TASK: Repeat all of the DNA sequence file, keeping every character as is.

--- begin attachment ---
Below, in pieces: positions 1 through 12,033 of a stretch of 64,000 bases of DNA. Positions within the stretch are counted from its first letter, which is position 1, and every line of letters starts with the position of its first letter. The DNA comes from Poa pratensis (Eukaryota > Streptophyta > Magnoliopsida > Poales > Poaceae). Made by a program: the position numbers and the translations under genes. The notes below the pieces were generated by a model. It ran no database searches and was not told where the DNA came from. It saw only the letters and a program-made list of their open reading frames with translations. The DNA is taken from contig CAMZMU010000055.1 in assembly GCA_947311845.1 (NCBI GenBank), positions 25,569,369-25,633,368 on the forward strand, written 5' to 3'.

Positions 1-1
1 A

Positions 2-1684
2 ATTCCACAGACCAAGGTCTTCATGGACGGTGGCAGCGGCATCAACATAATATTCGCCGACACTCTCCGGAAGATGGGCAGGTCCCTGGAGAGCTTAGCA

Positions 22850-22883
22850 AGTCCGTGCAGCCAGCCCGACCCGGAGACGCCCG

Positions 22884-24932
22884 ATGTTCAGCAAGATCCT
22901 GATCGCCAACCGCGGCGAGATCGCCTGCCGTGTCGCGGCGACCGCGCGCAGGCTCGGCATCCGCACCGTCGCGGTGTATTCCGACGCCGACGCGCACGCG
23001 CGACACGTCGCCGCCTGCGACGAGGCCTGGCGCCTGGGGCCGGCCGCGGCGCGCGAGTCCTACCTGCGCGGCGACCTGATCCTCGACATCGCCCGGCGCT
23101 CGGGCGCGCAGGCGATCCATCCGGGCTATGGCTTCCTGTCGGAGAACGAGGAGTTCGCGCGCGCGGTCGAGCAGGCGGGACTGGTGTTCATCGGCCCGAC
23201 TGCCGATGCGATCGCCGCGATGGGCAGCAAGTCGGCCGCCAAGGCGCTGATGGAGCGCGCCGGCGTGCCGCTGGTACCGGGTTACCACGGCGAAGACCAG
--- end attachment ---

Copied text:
Below, in pieces: positions 1 through 12,033 of a stretch of 64,000 bases of DNA. Positions within the stretch are counted from its first letter, which is position 1, and every line of letters starts with the position of its first letter. The DNA comes from Poa pratensis (Eukaryota > Streptophyta > Magnoliopsida > Poales > Poaceae). Made by a program: the position numbers and the translations under genes. The notes below the pieces were generated by a model. It ran no database searches and was not told where the DNA came from. It saw only the letters and a program-made list of their open reading frames with translations. The DNA is taken from contig CAMZMU010000055.1 in assembly GCA_947311845.1 (NCBI GenBank), positions 25,569,369-25,633,368 on the forward strand, written 5' to 3'.

Positions 1-1
1 A

Positions 2-1684
2 ATTCCACAGACCAAGGTCTTCATGGACGGTGGCAGCGGCATCAACATAATATTCGCCGACACTCTCCGGAAGATGGGCAGGTCCCTGGAGAGCTTAGCA

Positions 22850-22883
22850 AGTCCGTGCAGCCAGCCCGACCCGGAGACGCCCG

Positions 22884-24932
22884 ATGTTCAGCAAGATCCT
22901 GATCGCCAACCGCGGCGAGATCGCCTGCCGTGTCGCGGCGACCGCGCGCAGGCTCGGCATCCGCACCGTCGCGGTGTATTCCGACGCCGACGCGCACGCG
23001 CGACACGTCGCCGCCTGCGACGAGGCCTGGCGCCTGGGGCCGGCCGCGGCGCGCGAGTCCTACCTGCGCGGCGACCTGATCCTCGACATCGCCCGGCGCT
23101 CGGGCGCGCAGGCGATCCATCCGGGCTATGGCTTCCTGTCGGAGAACGAGGAGTTCGCGCGCGCGGTCGAGCAGGCGGGACTGGTGTTCATCGGCCCGAC
23201 TGCCGATGCGATCGCCGCGATGGGCAGCAAGTCGGCCGCCAAGGCGCTGATGGAGCGCGCCGGCGTGCCGCTGGTACCGGGTTACCACGGCGAAGACCAG